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Tolerance of a Key Arctic Krill Species to Ocean Acidification

Paper Reviewed
Venello, T.A., Calosi, P., Turner, L.M. and Findlay, H.S. 2018. Overwintering individuals of the Arctic krill Thysanoessa inermis appear tolerant to short-term exposure to low pH conditions. Polar Biology 41: 341-352.

Thysanoessa inermis, one of the most abundant krill species inhabiting the northern waters of the Atlantic Ocean, play an important role in the Arctic food web by transferring energy from phytoplankton to higher trophic-level species. However, in the words of Venello et al. "little is known of the chemical habitat occupied by Arctic invertebrate species, and of their responses to changes in seawater pH" associated with so-called ocean acidification. Consequently, Venello et al. say "understanding krill responses to ocean acidification is essential for predicting the future of Arctic ecosystems." And thus they set out to conduct an experiment to gain knowledge in this regard.

In doing so, they collected adult T. inermis specimens from Kongsfjord, located on the west coast of Spitsbergen, Svalbard, Norway, during the spring month of April. This particular krill species overwinters in Kongsfjord, and according to the authors may therefore be "particularly sensitive to environmental changes, as low food availability [during overwintering] may increase their sensitivity to [ocean acidification] stress."

Once collected, the krill were transported to a laboratory where they were acclimated and then exposed to four seawater pH treatments for a period of seven days: ambient (pH 7.96) or reduced (pH of 7.70, 7.65 or 7.28). Measurements pertaining to organism standard metabolic rate (measured as oxygen consumption) and energy metabolism markers (adenosine triphosphate and L-lactate) were conducted at the end of the experimental period to estimate krill tolerance under the three levels of reduced seawater pH.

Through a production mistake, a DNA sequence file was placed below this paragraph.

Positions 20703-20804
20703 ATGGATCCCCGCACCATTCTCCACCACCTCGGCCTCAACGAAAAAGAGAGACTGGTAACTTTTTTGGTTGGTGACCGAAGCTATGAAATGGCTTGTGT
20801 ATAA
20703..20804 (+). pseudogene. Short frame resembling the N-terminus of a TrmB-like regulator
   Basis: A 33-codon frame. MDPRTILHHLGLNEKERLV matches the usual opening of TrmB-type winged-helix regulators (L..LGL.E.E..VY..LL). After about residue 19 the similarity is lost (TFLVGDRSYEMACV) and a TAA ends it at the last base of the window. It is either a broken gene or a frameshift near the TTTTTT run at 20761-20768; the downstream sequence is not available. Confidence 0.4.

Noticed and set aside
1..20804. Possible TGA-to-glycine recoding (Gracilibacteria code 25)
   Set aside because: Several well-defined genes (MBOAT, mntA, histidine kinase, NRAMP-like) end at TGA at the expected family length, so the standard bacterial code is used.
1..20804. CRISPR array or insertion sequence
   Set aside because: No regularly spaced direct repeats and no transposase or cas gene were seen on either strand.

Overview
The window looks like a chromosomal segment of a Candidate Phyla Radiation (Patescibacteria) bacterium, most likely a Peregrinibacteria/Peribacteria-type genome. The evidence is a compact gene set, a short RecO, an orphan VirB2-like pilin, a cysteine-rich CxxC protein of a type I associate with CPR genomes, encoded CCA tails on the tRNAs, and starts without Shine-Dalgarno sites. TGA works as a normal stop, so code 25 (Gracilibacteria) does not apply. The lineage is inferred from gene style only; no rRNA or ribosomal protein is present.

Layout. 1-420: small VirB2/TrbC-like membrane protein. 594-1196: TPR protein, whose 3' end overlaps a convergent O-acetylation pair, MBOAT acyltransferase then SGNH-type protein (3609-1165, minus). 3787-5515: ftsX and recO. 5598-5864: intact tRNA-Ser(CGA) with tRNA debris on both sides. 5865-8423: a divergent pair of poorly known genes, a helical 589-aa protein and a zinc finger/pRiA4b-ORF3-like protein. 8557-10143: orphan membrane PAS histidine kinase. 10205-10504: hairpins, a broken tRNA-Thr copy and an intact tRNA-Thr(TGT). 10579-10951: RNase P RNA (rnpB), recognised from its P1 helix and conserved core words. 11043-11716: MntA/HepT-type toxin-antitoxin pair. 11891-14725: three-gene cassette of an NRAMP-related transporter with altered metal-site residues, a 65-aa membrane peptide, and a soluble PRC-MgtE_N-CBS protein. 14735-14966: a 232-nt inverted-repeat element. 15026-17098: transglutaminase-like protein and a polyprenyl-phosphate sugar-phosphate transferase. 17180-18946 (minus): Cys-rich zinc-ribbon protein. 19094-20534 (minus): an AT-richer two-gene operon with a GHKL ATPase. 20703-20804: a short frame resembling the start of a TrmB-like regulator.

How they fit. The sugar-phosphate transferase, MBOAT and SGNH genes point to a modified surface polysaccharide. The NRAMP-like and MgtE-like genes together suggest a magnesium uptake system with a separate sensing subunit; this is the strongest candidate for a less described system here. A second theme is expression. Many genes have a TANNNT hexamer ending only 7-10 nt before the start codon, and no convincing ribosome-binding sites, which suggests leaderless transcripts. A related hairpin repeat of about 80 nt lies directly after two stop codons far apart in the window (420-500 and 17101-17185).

In discussing their findings, Venello et al. report "we found no significant physiological impacts of ocean acidification on overwintering individuals of T. inermis from the Arctic fjord of Kongsfjord." More specifically, they write "low pH does not significantly affect T. inermis' physiology when considering individuals' metabolic rates and metabolite concentrations." In other words, they found that the krill were able to "maintain aerobic metabolism and that energy metabolism was not compromised at different pH levels, i.e., maintenance of metabolic rates came at no apparent energetic cost as there was no observable differences in adenosine triphosphate concentration or evidence supporting an increase in anaerobic metabolism."

Commenting on the significance of their work, the four researchers say their results "suggest that overwintering individuals of T. inermis may possess sufficient ability to tolerate short-term low pH conditions due to their migratory behavior, which exposes T. inermis to the naturally varying carbonate chemistry observed within Kongsfjord, potentially allowing T. inermis to tolerate future ocean acidification scenarios." Thus, it would appear that this important krill species will have no problem maintaining its key ecosystem role under any of the ocean acidification scenarios projected for this region of the ocean in the future.

Posted 20 July 2020